but this a fairly localized and should have no impact on the rest of
g++.

It does mean that code meant to work for bothy jni and cni has to
use get$x and set$x pseudo-methods instead of using x directly.
-- 
	--Per Bothner
per@bothner.com   http://www.bothner.com/~per/

^ permalink raw reply	[flat|nested] 28+ messages in thread

* Re: CNI namespace
  2000-04-03 12:15   ` Tom Tromey
@ 2000-04-03 12:59     ` Per Bothner
  2000-04-03 14:01       ` ks
  0 siblings, 1 reply; 28+ messages in thread
From: Per Bothner @ 2000-04-03 12:59 UTC (permalink / raw)
  To: Tom Tromey; +Cc: java-discuss

Tom Tromey <tromey@cygnus.com> writes:

> In some situations it is useful for a CNI "jobject" and a JNI
> "jobject" to be different.  For instance, this is the case if we have
> a precise, copying collector that doesn't have the ability to lock
> down an object.

I don't get it.  How does having two kinds of jobject help?
-- 
	--Per Bothner
per@bothner.com   http://www.bothner.com/~per/

^ permalink raw reply	[flat|nested] 28+ messages in thread

* Re: CNI namespace
  2000-04-03 12:59     ` Per Bothner
@ 2000-04-03 14:01       ` ks
  2000-04-03 14:08         ` Per Bothner
  0 siblings, 1 reply; 28+ messages in thread
From: ks @ 2000-04-03 14:01 UTC (permalink / raw)
  To: per, tromey; +Cc: java-discuss

Wouldn't one need to get locks, while for the other getting locks would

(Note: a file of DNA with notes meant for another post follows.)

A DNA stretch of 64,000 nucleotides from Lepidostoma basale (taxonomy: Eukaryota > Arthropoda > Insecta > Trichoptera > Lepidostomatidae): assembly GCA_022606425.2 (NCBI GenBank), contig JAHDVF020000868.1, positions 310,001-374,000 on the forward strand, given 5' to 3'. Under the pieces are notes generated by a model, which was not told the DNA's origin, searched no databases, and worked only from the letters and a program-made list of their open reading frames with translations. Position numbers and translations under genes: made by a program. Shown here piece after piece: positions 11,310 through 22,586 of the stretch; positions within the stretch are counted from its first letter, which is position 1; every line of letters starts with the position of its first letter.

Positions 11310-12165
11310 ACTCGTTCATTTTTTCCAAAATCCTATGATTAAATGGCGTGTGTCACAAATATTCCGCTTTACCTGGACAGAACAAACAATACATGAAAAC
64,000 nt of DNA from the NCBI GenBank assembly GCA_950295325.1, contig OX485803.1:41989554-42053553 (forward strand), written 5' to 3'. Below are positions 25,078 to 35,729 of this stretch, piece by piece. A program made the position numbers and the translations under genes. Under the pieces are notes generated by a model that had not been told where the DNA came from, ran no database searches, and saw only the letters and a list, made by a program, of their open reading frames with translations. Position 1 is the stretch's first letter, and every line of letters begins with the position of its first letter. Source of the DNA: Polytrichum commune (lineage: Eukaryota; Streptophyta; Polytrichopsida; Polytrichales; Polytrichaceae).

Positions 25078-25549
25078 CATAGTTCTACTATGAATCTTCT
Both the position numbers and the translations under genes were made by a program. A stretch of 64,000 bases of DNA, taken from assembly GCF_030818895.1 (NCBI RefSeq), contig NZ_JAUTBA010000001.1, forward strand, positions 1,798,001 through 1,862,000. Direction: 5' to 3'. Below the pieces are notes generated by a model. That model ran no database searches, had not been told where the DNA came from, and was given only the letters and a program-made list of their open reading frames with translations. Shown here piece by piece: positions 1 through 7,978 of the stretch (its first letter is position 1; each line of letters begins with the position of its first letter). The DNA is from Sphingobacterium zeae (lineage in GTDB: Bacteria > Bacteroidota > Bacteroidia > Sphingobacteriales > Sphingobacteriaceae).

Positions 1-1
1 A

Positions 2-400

be just pure overhead?

On Mon, Apr 03, 2000 at 12:56:30PM -0700, per@bothner.com wrote:
> Tom Tromey <tromey@cygnus.com> writes:
> 
> > In some situations it is useful for a CNI "jobject" and a JNI
> > "jobject" to be different.  For instance, this is the case if we have
> > a precise, copying collector that doesn't have the ability to lock
> > down an object.
> 
> I don't get it.  How does having two kinds of jobject help?
> -- 
> 	--Per Bothner
> per@bothner.com   http://www.bothner.com/~per/

^ permalink raw reply	[flat|nested] 28+ messages in thread

* Re: CNI namespace
  2000-04-03 14:01       ` ks
@ 2000-04-03 14:08         ` Per Bothner
  2000-04-05 15:09           ` Tom Tromey
  0 siblings, 1 reply; 28+ messages in thread
From: Per Bothner @ 2000-04-03 14:08 UTC (permalink / raw)
  To: ks; +Cc: java-discuss

ks@micky.rgv.hp.com writes:

> Wouldn't one need to get locks, while for the other getting locks would
> be just pure overhead?

Huh?  I suspect you misunderstood Tom's comment.

I wrote:
> I don't get it.  How does having two kinds of jobject help?

I thought of one possibility:  You have a jni jobject that is some
kind of indirect handle, while for cni jobject (assuming you have
a gc-aware G++) you can use the java::lang"::Object pointer directly.
-- 
	--Per Bothner
per@bothner.com   http://www.bothner.com/~per/

^ permalink raw reply	[flat|nested] 28+ messages in thread

* Re: CNI namespace
  2000-04-03 12:56             ` Per Bothner
@ 2000-04-03 22:13               ` Paul Fisher
  2000-04-04  9:36                 ` Cedric Berger
  0 siblings, 1 reply; 28+ messages in thread
From: Paul Fisher @ 2000-04-03 22:13 UTC (permalink / raw)
  To: java-discuss

Per Bothner <per@bothner.com> writes:

> Paul sent me some private email, which didn't really explain the
> idea.  For one thing, I don't see how the JNIEnv can get passed.